my $ob1	= MCE::Shared->pdl_zeroes( 256,	256 );

       Below is	a parallel version for a demonstration on PerlMonks.

	# https://www.perlmonks.org/?node_id=1214227 (by vr)

	use strict;
	use warnings;
	use feature 'say';

	use PDL;  # must load PDL before MCE::Shared

	use MCE;
	use MCE::Shared;
	use Time::HiRes	'time';

	srand( 123 );

	my $time = time;

	my $n =	30000;	    # input sample size
	my $m =	10000;	    # number of	bootstrap repeats
	my $r =	$n;	    # re-sample	size

	# On Windows, the non-shared piddle ($x) is unblessed in threads.
	# Therefore, constructing the piddle inside the	worker.
	# UNIX platforms benefit from copy-on-write. Thus, one copy.

	my $x	= ( $^O	eq 'MSWin32' ) ? undef : random( $n );
	my $avg	= MCE::Shared->pdl_zeroes( $m );

	MCE->new(
	   max_workers => 4,
	   sequence    => [ 0, $m - 1 ],
	   chunk_size  => 1,
	   user_begin  => sub {
	      $x = random( $n )	unless ( defined $x );
	   },
	   user_func   => sub {
	      my $idx  = random	$r;
	      $idx    *= $n;
	      #	$avg is	a shared piddle	which resides inside the shared-
	      #	manager	process	or thread. The piddle is accessible via	the
	      #	OO interface only.
	      $avg->set( $_, $x->index(	$idx )->avg );
	   }
	)->run;

	# MCE sets the seed of the base	generator uniquely between workers.
	# Unfortunately, it requires running with one worker for predictable
	# results (i.e.	no guarantee in	the order which	worker computes	the
	# next input chunk).

	say $avg->pctover( pdl 0.05, 0.95 );
	say time - $time, ' seconds';

	__END__

	# Output

	[0.49387106  0.4993768]
	1.09556317329407 seconds

       ins_inplace

       The "ins_inplace" method	applies	to shared PDL objects. It supports
       three forms for writing elements	back to	the PDL	object,	residing under
       the shared-manager process.

	# --- action taken by the shared-manager process
	# ins_inplace(	1 arg  ):  ins(	inplace( $this ), $what, 0, 0 );
	# ins_inplace(	2 args ):  $this->slice( $arg1 ) .= $arg2;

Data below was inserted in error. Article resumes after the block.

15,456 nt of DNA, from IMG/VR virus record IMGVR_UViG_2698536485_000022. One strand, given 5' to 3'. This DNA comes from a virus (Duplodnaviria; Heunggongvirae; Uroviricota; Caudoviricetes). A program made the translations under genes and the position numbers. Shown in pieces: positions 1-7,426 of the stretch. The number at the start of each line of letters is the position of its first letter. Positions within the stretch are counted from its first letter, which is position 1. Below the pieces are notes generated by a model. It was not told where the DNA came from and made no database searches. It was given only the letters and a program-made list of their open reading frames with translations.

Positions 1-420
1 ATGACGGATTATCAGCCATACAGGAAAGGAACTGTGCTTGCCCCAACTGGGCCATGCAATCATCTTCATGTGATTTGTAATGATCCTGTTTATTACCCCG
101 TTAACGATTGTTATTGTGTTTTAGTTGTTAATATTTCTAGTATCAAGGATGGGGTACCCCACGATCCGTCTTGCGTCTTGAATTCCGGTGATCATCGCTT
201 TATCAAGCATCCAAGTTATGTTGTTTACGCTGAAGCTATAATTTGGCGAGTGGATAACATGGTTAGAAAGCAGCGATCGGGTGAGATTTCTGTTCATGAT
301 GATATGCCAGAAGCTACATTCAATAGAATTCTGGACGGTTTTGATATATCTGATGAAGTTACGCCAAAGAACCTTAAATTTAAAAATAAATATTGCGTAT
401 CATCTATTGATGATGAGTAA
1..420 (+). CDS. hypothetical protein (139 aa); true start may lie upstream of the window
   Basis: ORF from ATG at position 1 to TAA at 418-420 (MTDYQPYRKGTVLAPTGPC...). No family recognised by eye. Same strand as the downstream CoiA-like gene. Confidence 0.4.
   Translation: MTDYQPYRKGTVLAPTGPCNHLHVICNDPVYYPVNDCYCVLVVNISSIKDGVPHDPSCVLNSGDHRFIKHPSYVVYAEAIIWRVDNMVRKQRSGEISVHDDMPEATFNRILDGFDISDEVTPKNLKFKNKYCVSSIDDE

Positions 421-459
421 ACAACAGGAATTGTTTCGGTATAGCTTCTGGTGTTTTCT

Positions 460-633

# ins_inplace( >2 args ):  ins(	inplace( $this ), $what, @coords );

	# --- use case
	$o->ins_inplace( $result );		       #  1 arg
	$o->ins_inplace( ":,$start:$stop", $result );  #  2 args
	$o->ins_inplace( $result, 0, $seq_n );	       # >2 args

       Operations such as " + 5	" will not work	on shared PDL objects. At this
       time, the OO interface is the only mechanism for	communicating with the
       shared piddle. For example, call	"slice", "sever", or "copy" to fetch
       elements. Call "ins_inplace" or "set" (shown above) to update elements.

	use strict;
	use warnings;

	use PDL;  # must load PDL before MCE::Shared
	use MCE::Shared;

	# make a shared	piddle
	my $b =	MCE::Shared->pdl_sequence(15,15);

	# fetch, add 10	to row 2 only
	my $res1 = $b->slice(":,1:1") +	10;
	$b->ins_inplace($res1, 0, 1);

	# fetch, add 10	to rows	4 and 5
	my $res2 = $b->slice(":,3:4") +	10;
	$b->ins_inplace($res2, 0, 3);

	# make non-shared object (i.e. export-destroy from shared)
	$b = $b->destroy;

	print "$b\n";

       The following provides parallel demonstrations using "MCE::Flow".

	use strict;
	use warnings;

	use PDL;  # must load PDL before MCE::Shared

	use MCE::Flow;
	use MCE::Shared;

	# On Windows, the ($a) piddle is unblessed in worker threads.
	# Therefore, constructing ($a) inside the worker versus	sharing.
	# UNIX platforms benefit from copy-on-write. Thus, one copy.
	#
	# Results are stored in	the shared piddle ($b).

	my $a =	( $^O eq 'MSWin32' ) ? undef : sequence(15,15);
	my $b =	MCE::Shared->pdl_zeroes(15,15);

	MCE::Flow->init(
	   user_begin => sub {
	      $a = sequence(15,15) unless ( defined $a );
	   }
	);

	# with chunking	disabled

	mce_flow_s {
	   max_workers => 4, chunk_size	=> 1
	},
	sub {
	   my $row = $_;
	   my $result =	$a->slice(":,$row:$row") + 5;
	   $b->ins_inplace($result, 0, $row);
	}, 0, 15 - 1;

	# with chunking	enabled

	mce_flow_s {
	   max_workers => 4, chunk_size	=> 5, bounds_only => 1
	},
	sub {
	   my ($row1, $row2) = @{ $_ };
	   my $result =	$a->slice(":,$row1:$row2") + 5;
	   $b->ins_inplace($result, 0, $row1);
	}, 0, 15 - 1;

	# make non-shared object, export-destroy the shared object

	$b = $b->destroy;

	print "$b\n";

       See also	PDL::ParallelCPU and PDL::Parallel::threads. For further
       reading,	the MCE-Cookbook on GitHub provides two	PDL demonstrations.

       <https://github.com/marioroy/mce-cookbook>

COMMON API
       blessed
	  Returns the real "blessed" name, provided by the shared-manager
	  process.

	   use MCE::Shared;
	   use Scalar::Util qw(blessed);

	   my $oh1 = MCE::Shared->share({ module => 'MCE::Shared::Ordhash' });
	   my $oh2 = MCE::Shared->share({ module => 'Hash::Ordered'	   });

	   print blessed($oh1),	"\n";	 # MCE::Shared::Object